According to Paul Allen (founder of Ancestry.com) Google + surpassed 10 million users after only 2 weeks. These numbers may not be extremely accurate, but they seem to support the widely held belief that Google+ is gaining users quickly and it’s hard to deny the buzz coming from the likes of Mashable, the Twitterverse and countless other marketing and SEO blogs.
But after the tech-heads have their way with the beta release, will all the initial hype translate into long-term success for Google? Possibly not and here are 3 reasons why :
1. Average Joe Webuser doesn’t know about Google+!
With so many tech bloggers and early reviews praising Google+’s circles, and sleek design, it’s easy to forget that those of us who are early adopters and social media geeks are a relatively small portion of users. Even if we early adopters think something is really cool, it doesn’t mean the rest of the world will follow suit. In fact, outside my social circle of tech-heads, no one is talking about Google+. Seriously, no one, and If I bring it up in conversation, the response is usually, “Oh, is that Google’s Facebook?” They don’t know what it is. And, more importantly, they don’t have any reason to join – which leads to point #2:
2. Average Joe is on Facebook and doesn’t want / need another social network!
As much as we like to talk about the way that the entire world is super-jazzed about social media and always looking for new ways to connect with people, the reality is that most people joined Facebook because they were prodded into doing so by family and friends and probably check it once a day or a few times a week. The average social media user didn’t weigh all the pros and cons of all the social networks on the internet and decided Facebook was the best. They simply joined because that’s where all their friends and family were.
In fact, what surprised me the most when I cracked open by Google+ plus profile was how very few friends and family I saw in my potential circles list.
When you open up Google+ for the first time, Google mines your Gmail account to show you connections. The problem is, I never use Gmail to communicate with my friends; I use Facebook – and at this time I’m not ready to crack open my Facebook profile to Google’s crawlers!
As a result, most of the people suggested to be in my circles by Google are business acquaintances, people I applied for jobs with, and any number of others whom I barely know or care to connect with on a social level. As soon as Average Joe gets on Google+ and realizes few of his real-life friends are active users, there’s a good chance he’ll be done right there.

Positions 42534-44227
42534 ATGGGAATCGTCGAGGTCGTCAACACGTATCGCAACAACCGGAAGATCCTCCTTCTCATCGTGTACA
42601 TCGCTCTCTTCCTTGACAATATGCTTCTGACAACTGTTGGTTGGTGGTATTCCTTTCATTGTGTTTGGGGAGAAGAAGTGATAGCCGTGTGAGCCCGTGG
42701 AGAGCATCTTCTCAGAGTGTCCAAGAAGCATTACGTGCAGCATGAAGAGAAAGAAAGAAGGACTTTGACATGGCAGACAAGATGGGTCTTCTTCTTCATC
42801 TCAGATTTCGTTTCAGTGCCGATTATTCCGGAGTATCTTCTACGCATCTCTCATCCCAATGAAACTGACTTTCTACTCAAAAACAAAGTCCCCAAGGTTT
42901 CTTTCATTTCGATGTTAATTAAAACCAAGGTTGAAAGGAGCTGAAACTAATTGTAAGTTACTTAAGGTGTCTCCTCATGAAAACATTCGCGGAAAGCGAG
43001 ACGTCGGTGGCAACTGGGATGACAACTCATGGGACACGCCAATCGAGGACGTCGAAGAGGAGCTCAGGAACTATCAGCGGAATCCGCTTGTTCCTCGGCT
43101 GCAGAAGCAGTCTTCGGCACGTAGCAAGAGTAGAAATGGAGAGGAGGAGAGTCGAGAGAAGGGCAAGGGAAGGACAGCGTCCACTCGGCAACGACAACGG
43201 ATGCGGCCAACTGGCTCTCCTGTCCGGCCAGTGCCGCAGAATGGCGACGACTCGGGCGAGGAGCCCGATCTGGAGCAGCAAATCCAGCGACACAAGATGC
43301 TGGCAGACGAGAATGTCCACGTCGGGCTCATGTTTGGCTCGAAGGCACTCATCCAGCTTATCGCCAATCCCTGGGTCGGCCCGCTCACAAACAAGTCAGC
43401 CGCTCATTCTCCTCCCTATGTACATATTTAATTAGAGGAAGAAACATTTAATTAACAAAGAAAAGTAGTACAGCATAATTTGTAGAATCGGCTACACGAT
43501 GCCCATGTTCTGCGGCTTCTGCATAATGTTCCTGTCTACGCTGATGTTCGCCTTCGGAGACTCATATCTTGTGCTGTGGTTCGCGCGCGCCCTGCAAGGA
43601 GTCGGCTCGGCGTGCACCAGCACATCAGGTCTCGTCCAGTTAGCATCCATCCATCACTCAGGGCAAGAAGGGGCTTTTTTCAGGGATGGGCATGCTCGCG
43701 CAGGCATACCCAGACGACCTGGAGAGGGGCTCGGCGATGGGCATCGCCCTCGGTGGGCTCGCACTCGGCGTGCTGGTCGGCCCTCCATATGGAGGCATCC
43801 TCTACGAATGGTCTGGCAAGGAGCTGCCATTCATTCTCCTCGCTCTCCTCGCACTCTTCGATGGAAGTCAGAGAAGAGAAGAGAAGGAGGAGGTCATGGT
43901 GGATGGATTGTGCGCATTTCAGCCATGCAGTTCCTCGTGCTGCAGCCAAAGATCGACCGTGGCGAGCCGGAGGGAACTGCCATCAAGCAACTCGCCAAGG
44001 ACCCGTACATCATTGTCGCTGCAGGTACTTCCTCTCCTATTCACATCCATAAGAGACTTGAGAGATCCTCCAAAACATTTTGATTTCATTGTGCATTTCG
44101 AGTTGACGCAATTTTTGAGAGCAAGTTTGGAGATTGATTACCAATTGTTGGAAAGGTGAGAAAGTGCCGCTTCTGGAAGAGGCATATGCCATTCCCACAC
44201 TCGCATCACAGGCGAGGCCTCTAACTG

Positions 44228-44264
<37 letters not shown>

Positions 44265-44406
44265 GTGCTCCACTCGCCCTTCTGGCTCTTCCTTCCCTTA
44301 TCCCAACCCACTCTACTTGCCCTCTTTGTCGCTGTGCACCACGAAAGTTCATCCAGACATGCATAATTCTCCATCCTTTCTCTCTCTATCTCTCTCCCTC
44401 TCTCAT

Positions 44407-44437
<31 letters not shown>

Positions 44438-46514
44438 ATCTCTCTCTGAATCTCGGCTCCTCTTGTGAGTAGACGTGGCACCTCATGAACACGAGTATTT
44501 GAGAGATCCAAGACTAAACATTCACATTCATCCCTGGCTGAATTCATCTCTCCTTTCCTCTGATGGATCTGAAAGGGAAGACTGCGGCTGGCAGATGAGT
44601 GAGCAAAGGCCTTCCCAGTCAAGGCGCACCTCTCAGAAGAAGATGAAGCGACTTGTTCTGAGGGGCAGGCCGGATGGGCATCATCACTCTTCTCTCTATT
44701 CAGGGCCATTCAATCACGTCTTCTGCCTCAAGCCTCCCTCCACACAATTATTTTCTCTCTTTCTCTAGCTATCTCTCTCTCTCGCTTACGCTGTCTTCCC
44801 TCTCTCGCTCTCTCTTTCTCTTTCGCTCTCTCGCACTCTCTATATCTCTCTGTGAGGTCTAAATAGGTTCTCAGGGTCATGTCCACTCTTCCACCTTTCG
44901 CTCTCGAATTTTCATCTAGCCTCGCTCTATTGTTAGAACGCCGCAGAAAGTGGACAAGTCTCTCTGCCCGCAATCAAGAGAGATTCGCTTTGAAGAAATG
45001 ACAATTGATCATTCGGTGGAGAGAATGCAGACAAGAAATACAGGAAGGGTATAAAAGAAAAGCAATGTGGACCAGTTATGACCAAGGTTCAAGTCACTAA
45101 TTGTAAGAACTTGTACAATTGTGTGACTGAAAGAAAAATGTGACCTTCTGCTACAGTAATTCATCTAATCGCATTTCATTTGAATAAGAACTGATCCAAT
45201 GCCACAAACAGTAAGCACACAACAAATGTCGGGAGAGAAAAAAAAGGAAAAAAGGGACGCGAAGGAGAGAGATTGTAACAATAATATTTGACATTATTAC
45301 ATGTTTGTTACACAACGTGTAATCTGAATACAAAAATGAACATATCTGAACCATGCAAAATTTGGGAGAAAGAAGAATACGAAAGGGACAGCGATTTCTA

3. Google ain’t cool!
Google is kind of like your office IT manager. Sure, he’s useful when there is something wrong with your computer and you might have a pleasant conversation in the break room, but the relationship ends there. You don’t hang out after work because he’s a bit socially awkward and you have no interest in LARPing with him on the weekends.
Google’s brands are search and analytics. Pac-Man and Guitar doodles aside, Google’s not generally thought of as cool or sexy–which is a huge factor in whether or not people will join their club.
Although Facebook is still considerably less cool than it was back before your mom joined, it’s still a lot cooler than Google, mainly because you already know how it works and all your friends are already there.
It’s not that Google didn’t come up with a very slick social media platform or that Google+ doesn’t have cool, useful functionality – it did and it does. Selectively sharing via circles, and the nice clean intuitive profile design are well-documented homeruns for Google+’s designers. It’s just that battletested Facebook holds the high ground in this new looming battlefront.
Hordes of social media gurus, geeks and techies have taken the plunge into Google+, only to ask, “Where are all my Friends?”
The truth is, Avergae Joe Webuser has already invested time and effort into Facebook, where all his friends already hang out, where he’s already uploaded all his pictures and videos, and where he already plays Farmville and uses Goodreads. In the coming battle for the hearts and minds of Facebook’s users, Google may have forgotten the first rule of social media – you can’t be social by yourself.
Greg Buckskin earns his living writing about everything from technology to pop culture for Comcast.USDirect.com. Follow his writings and random web finds on Twitter